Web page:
Nevertheless, I mu…

Gaurahari Zodda and his conversion to Christianity

I don't know much about Gaurahari Das. I met him personally once in Mayapur a few years ago. I was told at the time that he was making disciples and trying to build a following. He had a nice face, a good smile, was generally polite and curious in conversation. If I formed any opinion then, it was that it was a little early for him to be acting as guru, but then that is so typical that I did not make much of it. Later on, I followed his career a little since I had had some personal contact with him. I noticed him go through a phase of supporting the ritvik philosophy. He was constantly making videos and trying so hard to reach a state of emotional bhakti, or bhava. Then he started watching videos of Christian preachers, televangelists of the Southern Baptist variety, miracle workers and Pentecostals. His sudden conversion to Christianity took us all by surprise, however. After all, most devotees recoil before a religion that condones meat-eating, what to speak of the crass commer…

Vrindavan parikrama: Living in a man's world

The last couple of days there has been a little bit of intensity over on a thread that I started about yet another Western woman writing of her experiences of sexual harassment in India. See discussion here.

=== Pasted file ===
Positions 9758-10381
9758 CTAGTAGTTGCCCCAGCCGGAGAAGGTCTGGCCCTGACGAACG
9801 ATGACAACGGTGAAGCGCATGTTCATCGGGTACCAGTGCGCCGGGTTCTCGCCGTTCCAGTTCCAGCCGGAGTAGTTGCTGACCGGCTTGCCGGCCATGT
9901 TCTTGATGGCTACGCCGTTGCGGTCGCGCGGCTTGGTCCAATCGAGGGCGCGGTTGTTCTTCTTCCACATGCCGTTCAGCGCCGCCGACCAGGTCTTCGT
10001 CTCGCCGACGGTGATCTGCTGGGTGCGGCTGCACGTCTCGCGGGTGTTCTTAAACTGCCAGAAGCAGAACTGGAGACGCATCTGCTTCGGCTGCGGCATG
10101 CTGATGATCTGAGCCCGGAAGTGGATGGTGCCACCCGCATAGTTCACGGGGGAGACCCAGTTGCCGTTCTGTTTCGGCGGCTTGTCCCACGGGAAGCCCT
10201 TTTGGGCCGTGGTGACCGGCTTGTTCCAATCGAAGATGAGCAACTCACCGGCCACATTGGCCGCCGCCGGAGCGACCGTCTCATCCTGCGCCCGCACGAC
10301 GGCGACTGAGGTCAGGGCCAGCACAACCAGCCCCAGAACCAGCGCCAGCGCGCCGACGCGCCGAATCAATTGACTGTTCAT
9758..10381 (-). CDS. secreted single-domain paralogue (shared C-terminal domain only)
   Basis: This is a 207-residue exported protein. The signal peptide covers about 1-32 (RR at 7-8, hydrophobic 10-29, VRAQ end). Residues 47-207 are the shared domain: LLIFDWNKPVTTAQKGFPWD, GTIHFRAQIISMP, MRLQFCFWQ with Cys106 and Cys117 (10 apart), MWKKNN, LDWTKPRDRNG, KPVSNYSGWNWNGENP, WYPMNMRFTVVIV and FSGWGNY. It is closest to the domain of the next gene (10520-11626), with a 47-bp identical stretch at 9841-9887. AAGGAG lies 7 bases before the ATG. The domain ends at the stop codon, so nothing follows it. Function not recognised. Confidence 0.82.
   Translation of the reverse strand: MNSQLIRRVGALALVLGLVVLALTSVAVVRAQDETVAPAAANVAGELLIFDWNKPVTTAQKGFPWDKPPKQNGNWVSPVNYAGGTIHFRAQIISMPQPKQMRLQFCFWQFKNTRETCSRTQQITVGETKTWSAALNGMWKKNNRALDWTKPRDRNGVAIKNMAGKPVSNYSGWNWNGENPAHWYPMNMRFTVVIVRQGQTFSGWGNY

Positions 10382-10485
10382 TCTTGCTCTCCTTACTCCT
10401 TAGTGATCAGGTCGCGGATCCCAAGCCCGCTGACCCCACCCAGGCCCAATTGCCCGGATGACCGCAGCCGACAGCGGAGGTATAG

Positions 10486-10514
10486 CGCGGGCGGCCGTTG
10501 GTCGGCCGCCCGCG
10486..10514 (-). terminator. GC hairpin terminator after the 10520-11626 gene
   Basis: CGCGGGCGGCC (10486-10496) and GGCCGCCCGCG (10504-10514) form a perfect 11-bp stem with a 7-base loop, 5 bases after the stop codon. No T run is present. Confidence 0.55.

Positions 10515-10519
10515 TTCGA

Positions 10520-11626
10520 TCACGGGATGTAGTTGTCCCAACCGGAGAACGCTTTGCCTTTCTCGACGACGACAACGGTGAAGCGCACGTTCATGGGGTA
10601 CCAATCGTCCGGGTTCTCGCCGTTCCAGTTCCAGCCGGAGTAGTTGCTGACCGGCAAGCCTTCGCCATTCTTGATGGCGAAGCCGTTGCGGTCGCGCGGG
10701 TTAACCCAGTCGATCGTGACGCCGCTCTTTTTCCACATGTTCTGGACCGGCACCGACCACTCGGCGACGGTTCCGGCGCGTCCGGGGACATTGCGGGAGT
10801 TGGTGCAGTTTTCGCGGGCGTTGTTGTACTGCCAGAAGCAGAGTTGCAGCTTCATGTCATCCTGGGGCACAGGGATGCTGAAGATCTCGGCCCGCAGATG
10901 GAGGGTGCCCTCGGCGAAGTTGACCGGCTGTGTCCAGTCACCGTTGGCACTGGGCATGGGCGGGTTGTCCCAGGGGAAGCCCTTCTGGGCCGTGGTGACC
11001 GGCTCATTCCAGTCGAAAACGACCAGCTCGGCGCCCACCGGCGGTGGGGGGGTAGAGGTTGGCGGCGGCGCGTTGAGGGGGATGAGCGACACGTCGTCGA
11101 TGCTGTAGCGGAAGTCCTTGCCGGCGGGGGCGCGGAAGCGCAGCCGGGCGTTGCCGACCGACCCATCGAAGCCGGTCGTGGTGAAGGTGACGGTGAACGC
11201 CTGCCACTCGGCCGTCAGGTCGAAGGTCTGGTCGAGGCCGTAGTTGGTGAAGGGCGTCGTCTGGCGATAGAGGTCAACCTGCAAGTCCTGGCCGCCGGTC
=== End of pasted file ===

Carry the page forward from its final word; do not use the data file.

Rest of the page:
I have been hanging out on the internet quite a bit since I got to Vrindavan. There are probably various reasons for it. The time I spent in Rishikesh was very structured and intense, not really what I am used to. Coming back here, I remained in my room, reclusively, but as soon as I got me some internet, I just dove right into. Mostly American leftist news and political sites, believe it or not. And interactions with, again mostly Americans, on Facebook.

Something of a disconnect: physically in Vrindavan during Hariyali Teej and Jhulan, but mentally in a kind of no-man's-land.

Part of the reason is that I am having a horrendous case of writer's block... again. It seems I can write and write, pontificate on unimportant matters left and right, show off my knowledge and deba…

Sadhana and the Empirical World View

Several people commented on my recent note on Rupa Goswami and History, that they could not see any reason for a conflict between the empirical approach and the devotional or spiritual life.

On the surface, it seems reasonable to think that there should be no conflict, but those who are on the inside know that historical and other kinds of research do in fact conflict with what the shastras and traditional gurus with a literal belief in them say or have said. And this leads to doubt and schism. And if the doubter perishes (saṁśayātmā vinaśyati), then this is certainly going to create problems.

In questions related to the past, there is no better illustration of this than the conflicting versions of paramparā history.

The first problem is that if one is bound out of loyalty to a tradition to ignore empirical data or evidence, then certainly one's commitment to Truth, written large, is compromised. This devalues one's God-given intelligence and one develops a habit of ignoring …